Ask the Wizard #49
Bruce from Champaign, Illinois
I’ve seen these things at the Las Vegas club, only they cut off two decks out of six I believe. It is a deceptive way to appear to be using fewer decks than are actually involved. Mathematically speaking the house edge would be the same as for the total number of decks in the shuffle machine. Penetration does not matter for the non-card counter. Thus it would not matter whether a machine or a human being cut off two decks from a six-deck shoe, the cards were taken from a six-deck shoe either way.
Mike from New York
Yes, knowledge of other player cards can help if you use the information correctly. I haven’t studied this in depth but what you are already doing is a good idea. When you have an ace/king you don’t want the dealer to form a pair. If you or your wife can match the dealer’s up card that lowers the probability of the dealer forming a pair, and thus increases the probability that the dealer won’t qualify. However if you’re willing to fight to cut down the house edge marginally I wouldn’t waste your time and money on Caribbean Stud Poker but rather on a lower house edge game like blackjack or video poker.
2. it’s not allowed to make odds-bets after establishing the point
3. if the come out roll is craps (2, 3, 12) the bet is deferred and if the next roll is 11 you get your money back, otherwise it’s lost. I wonder which effect it has on the house edge?
Toter Man from Munich, Germany
I went to casinos in Berlin and Hamburg last year and didn’t see craps at all. Let’s consider rule change 3 first. My craps appendix shows the probability of winning the pass line bet as 244/495. Under the German rules it will be marginally higher. The probability of rolling a 2, 3, or 12, and then an 11 is ((1+2+1)/36)*(2/36)=1/162. So the house edge will be 1/162 less. From the craps appendix we see the normal house edge is 7/495 =~ 1.41%. The German house edge is 7/495 - 1/162 = 0.80%. The combined house edge under full double odds is 0.57%, and 0.43% when laying the odds. So clearly the US rules are favorable.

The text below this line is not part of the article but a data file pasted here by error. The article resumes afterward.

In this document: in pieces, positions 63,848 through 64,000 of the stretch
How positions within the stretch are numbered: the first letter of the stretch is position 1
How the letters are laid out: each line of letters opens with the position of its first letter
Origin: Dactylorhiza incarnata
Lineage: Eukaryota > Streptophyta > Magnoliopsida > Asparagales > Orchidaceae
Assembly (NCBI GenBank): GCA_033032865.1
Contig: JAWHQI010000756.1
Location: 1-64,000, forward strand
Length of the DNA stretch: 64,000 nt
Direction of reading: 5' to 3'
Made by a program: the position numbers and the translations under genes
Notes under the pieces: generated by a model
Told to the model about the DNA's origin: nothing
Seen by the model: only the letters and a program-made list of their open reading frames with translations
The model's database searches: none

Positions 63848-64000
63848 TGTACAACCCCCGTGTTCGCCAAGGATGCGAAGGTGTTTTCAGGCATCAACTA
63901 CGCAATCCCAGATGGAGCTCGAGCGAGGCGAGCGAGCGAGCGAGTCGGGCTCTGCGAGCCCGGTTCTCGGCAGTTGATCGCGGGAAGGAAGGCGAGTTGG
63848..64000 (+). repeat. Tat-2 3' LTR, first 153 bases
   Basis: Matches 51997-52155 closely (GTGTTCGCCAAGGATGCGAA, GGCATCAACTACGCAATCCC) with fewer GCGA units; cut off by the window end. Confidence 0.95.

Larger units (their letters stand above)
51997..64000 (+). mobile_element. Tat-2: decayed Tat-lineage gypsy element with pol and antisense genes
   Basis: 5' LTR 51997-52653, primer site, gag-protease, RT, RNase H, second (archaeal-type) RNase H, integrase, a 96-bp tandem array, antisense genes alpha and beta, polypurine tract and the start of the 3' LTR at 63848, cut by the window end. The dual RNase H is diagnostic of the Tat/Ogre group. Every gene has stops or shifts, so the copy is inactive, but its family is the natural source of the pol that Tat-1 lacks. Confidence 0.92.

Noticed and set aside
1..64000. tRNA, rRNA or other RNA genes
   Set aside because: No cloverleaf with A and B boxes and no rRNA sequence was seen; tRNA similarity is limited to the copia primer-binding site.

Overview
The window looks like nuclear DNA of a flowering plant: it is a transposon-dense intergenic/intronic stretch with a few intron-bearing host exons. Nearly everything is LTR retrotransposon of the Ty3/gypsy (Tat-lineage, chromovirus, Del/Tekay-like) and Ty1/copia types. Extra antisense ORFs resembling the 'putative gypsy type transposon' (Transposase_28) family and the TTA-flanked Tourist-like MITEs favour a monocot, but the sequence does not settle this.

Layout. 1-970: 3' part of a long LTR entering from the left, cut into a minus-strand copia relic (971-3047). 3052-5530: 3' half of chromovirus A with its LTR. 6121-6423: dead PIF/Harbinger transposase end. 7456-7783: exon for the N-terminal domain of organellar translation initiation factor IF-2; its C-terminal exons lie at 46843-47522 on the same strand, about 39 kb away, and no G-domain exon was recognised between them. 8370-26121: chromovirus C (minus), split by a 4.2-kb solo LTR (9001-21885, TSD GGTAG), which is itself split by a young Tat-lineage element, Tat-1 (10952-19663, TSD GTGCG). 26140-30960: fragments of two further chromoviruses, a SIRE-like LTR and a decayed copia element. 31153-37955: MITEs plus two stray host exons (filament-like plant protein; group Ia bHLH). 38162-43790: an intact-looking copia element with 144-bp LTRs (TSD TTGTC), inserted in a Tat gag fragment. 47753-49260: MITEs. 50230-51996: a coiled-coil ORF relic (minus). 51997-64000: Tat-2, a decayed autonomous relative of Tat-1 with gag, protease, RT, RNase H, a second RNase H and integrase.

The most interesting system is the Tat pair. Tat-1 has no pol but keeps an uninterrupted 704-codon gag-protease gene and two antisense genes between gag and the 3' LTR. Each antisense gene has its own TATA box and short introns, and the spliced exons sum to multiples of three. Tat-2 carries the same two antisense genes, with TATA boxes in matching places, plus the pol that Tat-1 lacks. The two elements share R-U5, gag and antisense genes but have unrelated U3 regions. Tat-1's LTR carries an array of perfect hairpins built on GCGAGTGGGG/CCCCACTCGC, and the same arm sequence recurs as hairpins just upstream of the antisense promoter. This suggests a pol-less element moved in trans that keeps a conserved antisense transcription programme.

Jerry from Shreveport, USA
No, other players entering and leaving will have no long term effect on your odds. This may seem to be true but I suspect you are more likely to remember when entrances and departures hurt you than the times they helped you. In the long run the cards are the cards and all other factors cancel each other out.
Lori from Allentown, USA
I believe that most online slots have a fixed return, regardless of the coinage. This is unlike slots in real casinos, which return more the greater the coinage. What you should do depends on your priorities. If you want playing longevity then you should play as little as possible per spin. If you want hope for a big win then you should play as much as possible per spin. However the house edge is likely the same either way.
In the long run this kind of money management will neither help you nor hurt you. By cutting your loses at a certain point and walking away you risk missing a comeback. By walking away with a modest win you risk not turning it into an even bigger win. Of course things could also get worse too. In general you can assume the past does not matter and every hand is a new beginning. The best way to improve your odds is to cut down the house edge as much as possible. I’m not against money management but it won’t effect the house edge.
Tom from Lancaster, USA
Your timing with this question is perfect. Marsha Ness, the proprietor of Custom Strategy Charts is now ready to sell laminated blackjack and Spanish 21 strategy cards. The strategies come directly from me and there is a wide variety to choose from depending on the particular rules. As of this writing, electronic payment options are not in place yet so you'll have to send a check by mail.
Update: Since the publication of this question, Custom Strategy Cards has gone the way of the dodo bird.